• Stones passed only on Big Thunder Mountain
  • While sitting in the last row of the roller coaster, 12 of the 12 stones in the upper portion of the kidney passed. Sitting in the front row wasn’t as effective.
  • If you have kidney stones 5 millimeters in diameter or smaller, a roller coaster ride without inversion or excessive G-forces may help you pass the stone

Consult with your doctor about the best way to manage your kidney stones.

*DISCOUNT ONLY – NOT INSURANCE. The program is administered by Medical Security Card Company, LLC

Teresa Otto, MD, is a freelance medical writer on a mission to inform readers about the positive impact of good nutrition and a healthy lifestyle. She is a retired anesthesiologist who practiced in Billings, Montana, for most of her career. She graduated from the University of Washington School of Medicine in Seattle and did her anesthesia residency and fellowship at New York University and Columbia-Presbyterian in New York.


  1. https://www.degruyter.com/document/doi/10.7556/jaoa.2016.128/html
  2. https://www.sciencedaily.com/releases/2016/09/160926223521.htm
  3. https://www.sciencedirect.com/science/article/abs/pii/S2405456920302248
  4. https://www.ncbi.nlm.nih.gov/pmc/articles/PMC8497339/
  5. https://www.webmd.com/diet/foods-high-in-oxalates
  6. https://rarediseases.org/rare-diseases/cystinuria/
  7. https://www.urologyhealth.org/healthy-living/urologyhealth-extra/magazine-archives/summer-2018/ask-the-experts-are-kidney-stones-more-common-in-the-south
  8. https://www.ncbi.nlm.nih.gov/pmc/articles/PMC2474527/
  9. https://www.mayoclinic.org/diseases-conditions/short-bowel-syndrome/symptoms-causes/syc-20355091#:~:text=Short%20bowel%20syndrome%20is%20a,into%20your%20body%20during%20digestion.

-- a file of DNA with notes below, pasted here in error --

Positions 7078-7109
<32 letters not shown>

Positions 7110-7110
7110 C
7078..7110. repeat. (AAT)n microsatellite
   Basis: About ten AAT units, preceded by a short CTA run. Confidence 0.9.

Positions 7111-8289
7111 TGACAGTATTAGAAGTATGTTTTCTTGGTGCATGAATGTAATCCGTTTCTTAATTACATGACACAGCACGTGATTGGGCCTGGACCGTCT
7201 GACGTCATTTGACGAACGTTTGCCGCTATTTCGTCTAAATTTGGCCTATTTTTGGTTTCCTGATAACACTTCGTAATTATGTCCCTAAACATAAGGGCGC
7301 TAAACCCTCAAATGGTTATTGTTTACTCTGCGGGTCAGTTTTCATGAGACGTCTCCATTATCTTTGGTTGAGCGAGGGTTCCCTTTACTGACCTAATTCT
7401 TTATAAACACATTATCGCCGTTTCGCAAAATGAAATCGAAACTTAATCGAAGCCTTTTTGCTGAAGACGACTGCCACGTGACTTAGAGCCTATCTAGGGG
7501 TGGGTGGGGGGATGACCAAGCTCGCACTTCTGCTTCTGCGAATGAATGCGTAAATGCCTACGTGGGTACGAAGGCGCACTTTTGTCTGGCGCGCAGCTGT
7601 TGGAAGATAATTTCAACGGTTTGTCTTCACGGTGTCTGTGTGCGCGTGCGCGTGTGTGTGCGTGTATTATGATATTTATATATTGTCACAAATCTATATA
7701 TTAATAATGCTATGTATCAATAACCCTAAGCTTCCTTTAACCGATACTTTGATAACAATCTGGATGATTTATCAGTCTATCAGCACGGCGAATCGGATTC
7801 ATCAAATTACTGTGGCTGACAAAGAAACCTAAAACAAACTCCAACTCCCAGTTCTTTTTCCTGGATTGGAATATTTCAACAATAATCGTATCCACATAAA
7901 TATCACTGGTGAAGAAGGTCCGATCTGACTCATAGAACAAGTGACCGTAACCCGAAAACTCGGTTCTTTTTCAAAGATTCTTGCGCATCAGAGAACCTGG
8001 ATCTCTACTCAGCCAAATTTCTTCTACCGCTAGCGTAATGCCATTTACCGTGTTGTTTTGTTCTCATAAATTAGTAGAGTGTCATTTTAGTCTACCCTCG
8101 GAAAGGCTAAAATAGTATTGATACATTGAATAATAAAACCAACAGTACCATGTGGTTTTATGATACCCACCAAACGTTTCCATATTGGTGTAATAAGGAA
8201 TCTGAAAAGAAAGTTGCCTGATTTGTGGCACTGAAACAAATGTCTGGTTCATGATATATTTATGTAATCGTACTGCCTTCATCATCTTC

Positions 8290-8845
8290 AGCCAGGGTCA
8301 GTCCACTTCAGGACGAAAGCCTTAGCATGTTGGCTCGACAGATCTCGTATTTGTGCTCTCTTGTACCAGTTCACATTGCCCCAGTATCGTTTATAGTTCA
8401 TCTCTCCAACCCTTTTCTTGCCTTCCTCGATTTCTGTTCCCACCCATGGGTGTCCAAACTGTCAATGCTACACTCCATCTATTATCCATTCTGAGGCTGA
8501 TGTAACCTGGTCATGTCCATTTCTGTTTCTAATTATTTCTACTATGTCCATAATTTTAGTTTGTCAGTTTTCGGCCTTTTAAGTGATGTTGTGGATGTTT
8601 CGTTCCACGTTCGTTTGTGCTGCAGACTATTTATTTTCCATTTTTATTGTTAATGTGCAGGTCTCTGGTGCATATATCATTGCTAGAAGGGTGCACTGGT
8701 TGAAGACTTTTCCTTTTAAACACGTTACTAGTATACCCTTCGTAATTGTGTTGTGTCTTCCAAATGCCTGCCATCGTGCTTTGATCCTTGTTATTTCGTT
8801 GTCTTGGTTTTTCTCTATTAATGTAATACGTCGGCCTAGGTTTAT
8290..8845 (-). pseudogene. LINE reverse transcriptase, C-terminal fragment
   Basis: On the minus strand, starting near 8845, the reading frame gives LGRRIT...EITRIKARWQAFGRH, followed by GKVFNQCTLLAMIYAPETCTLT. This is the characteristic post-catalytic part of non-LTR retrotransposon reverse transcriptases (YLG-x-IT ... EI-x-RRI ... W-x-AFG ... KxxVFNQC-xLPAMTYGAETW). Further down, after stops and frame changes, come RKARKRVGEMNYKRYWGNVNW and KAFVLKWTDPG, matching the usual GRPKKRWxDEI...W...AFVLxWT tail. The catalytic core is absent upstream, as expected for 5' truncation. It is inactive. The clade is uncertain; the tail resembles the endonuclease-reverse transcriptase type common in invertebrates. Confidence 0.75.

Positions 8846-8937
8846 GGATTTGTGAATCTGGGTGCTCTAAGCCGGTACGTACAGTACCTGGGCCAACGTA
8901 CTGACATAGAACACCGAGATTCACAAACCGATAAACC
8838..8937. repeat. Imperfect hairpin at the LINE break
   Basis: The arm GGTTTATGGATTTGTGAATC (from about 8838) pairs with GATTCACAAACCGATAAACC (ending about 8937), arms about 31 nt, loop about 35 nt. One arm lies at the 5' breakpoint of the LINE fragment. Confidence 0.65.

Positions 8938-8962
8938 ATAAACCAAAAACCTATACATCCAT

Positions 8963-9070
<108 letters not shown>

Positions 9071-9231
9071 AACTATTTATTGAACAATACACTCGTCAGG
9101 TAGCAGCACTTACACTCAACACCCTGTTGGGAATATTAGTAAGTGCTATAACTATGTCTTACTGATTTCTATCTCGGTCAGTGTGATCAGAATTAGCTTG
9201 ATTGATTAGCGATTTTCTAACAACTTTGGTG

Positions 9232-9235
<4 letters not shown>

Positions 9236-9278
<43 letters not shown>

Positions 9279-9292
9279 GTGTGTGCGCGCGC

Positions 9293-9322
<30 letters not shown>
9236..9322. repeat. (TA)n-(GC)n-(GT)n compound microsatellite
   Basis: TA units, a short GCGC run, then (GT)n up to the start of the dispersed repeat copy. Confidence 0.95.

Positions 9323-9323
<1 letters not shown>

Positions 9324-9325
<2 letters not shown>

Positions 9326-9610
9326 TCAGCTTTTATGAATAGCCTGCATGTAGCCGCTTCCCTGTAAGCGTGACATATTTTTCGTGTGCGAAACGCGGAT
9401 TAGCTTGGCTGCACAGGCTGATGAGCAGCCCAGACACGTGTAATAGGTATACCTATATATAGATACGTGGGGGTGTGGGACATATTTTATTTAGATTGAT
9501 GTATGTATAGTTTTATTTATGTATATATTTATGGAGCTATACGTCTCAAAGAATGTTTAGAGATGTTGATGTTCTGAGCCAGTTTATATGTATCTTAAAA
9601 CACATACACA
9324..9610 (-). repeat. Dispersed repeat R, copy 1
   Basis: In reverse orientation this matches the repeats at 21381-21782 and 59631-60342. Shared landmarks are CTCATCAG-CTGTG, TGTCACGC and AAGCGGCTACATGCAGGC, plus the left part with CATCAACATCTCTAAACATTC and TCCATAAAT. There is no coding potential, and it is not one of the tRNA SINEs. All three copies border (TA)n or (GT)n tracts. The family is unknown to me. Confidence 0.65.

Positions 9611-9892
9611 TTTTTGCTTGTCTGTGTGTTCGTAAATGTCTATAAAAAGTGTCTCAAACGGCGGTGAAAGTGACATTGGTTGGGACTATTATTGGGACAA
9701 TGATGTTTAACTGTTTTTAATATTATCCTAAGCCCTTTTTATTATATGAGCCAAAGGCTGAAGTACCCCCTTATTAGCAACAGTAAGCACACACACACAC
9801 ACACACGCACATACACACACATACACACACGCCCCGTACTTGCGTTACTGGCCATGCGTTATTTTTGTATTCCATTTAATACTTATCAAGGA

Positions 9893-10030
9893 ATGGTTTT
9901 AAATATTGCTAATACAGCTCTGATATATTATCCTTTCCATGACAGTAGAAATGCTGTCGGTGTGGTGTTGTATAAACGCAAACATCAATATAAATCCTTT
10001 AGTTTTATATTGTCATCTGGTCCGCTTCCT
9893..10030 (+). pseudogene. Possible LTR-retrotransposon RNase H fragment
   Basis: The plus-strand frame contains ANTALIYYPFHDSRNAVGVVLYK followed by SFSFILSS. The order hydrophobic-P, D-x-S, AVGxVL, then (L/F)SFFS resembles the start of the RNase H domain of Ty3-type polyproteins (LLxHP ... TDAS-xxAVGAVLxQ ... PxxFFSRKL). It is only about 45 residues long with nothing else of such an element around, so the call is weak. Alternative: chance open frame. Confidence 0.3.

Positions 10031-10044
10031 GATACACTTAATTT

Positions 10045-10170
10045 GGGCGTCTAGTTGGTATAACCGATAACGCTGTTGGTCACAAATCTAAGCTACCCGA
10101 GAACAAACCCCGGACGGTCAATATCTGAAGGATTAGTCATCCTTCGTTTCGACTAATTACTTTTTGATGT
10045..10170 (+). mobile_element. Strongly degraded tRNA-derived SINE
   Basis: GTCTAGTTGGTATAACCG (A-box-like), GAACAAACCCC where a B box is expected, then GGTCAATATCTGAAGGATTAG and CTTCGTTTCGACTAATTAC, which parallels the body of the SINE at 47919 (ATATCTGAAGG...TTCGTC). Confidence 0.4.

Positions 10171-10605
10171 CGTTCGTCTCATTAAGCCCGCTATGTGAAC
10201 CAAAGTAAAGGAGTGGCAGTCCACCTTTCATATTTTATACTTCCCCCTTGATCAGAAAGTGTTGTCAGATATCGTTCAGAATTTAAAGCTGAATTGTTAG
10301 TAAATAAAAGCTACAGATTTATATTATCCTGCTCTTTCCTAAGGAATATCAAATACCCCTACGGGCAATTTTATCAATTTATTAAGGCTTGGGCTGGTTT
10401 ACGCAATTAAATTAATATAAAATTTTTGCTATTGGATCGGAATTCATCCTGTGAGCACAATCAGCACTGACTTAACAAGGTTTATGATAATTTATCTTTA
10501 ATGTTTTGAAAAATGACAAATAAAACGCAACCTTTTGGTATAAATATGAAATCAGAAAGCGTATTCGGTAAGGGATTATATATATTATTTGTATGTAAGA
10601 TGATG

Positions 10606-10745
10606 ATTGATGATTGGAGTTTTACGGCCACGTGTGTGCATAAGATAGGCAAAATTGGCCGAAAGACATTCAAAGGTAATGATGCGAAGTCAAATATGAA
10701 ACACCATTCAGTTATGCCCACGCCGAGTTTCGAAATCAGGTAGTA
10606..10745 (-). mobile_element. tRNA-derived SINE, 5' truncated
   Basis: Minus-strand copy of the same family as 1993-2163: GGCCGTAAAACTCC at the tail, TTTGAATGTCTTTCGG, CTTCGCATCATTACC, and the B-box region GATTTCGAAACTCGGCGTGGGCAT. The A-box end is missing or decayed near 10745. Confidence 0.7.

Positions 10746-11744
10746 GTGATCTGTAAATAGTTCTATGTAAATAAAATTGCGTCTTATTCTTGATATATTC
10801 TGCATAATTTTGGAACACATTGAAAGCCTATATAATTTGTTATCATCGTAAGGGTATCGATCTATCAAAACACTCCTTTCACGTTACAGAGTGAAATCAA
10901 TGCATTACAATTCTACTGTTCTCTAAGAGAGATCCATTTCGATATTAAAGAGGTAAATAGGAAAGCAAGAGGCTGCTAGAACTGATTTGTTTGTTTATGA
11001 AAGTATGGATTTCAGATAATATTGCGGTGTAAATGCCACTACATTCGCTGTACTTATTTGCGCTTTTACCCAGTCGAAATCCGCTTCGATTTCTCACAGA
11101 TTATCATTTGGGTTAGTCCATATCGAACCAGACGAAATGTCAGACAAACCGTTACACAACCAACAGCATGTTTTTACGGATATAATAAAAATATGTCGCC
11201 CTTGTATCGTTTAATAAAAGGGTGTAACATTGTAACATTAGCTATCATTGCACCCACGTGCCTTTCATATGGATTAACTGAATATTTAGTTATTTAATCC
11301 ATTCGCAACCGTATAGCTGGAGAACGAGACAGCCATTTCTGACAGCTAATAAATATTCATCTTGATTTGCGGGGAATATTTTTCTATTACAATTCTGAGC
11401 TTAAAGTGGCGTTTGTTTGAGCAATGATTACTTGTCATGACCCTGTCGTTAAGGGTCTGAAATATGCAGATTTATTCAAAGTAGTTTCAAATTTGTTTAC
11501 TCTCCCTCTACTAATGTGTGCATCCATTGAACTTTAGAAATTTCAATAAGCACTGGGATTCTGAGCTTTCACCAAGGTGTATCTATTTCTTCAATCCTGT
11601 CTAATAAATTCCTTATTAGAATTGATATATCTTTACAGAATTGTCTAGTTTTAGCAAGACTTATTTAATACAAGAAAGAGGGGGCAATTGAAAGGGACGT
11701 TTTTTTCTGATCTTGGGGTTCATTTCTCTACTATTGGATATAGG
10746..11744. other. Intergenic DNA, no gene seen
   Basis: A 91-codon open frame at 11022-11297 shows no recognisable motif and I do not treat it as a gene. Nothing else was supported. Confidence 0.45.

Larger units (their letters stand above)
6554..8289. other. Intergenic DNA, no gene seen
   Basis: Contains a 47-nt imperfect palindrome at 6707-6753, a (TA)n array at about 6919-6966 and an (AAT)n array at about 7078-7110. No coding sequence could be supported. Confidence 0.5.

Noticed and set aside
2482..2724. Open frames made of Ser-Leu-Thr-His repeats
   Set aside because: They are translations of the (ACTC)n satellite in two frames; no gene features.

10. https://www.webmd.com/diabetes/diabetes-kidney-stones
  11. https://www.mayoclinic.org/diseases-conditions/gout/symptoms-causes/syc-20372897
  12. https://www.hopkinsmedicine.org/health/conditions-and-diseases/primary-hyperparathyroidism
  13. https://www.niddk.nih.gov/health-information/kidney-disease/renal-tubular-acidosis#:~:text=Untreated%20type%201%20RTA%20causes,build%20up%20in%20the%20kidneys.
  14. https://grandroundsinurology.com/asymptomatic-stones-treat-or-observe/
  15. https://www.hopkinsmedicine.org/health/treatment-tests-and-therapies/lithotripsy
  16. https://www.mayoclinic.org/tests-procedures/percutaneous-nephrolithotomy/about/pac-20385051
  17. https://www.health.harvard.edu/blog/5-things-can-help-take-pass-kidney-stones-2018030813363
  18. https://www.kidney.org/news/new-study-supports-coffee-and-caffeine-can-reduce-kidney-stones-risk
  19. https://www.ncbi.nlm.nih.gov/pmc/articles/PMC8625077/
  20. https://health.clevelandclinic.org/kidney-stones-diet/
  21. https://www.medicalnewstoday.com/articles/322585#non-dairy-sources-of-calcium
  22. https://www.niddk.nih.gov/health-information/urologic-diseases/kidney-stones/eating-diet-nutrition
  23. https://www.nhlbi.nih.gov/education/dash-eating-plan
  24. https://www.niddk.nih.gov/health-information/urologic-diseases/kidney-stones/eating-diet-nutrition#oxalate
  25. https://www.healthline.com/health/kidney-health/how-to-prevent-kidney-stones
  26. https://emedicine.medscape.com/article/2182757-medication
  27. https://www.webmd.com/kidney-stones/what-are-struvite-stones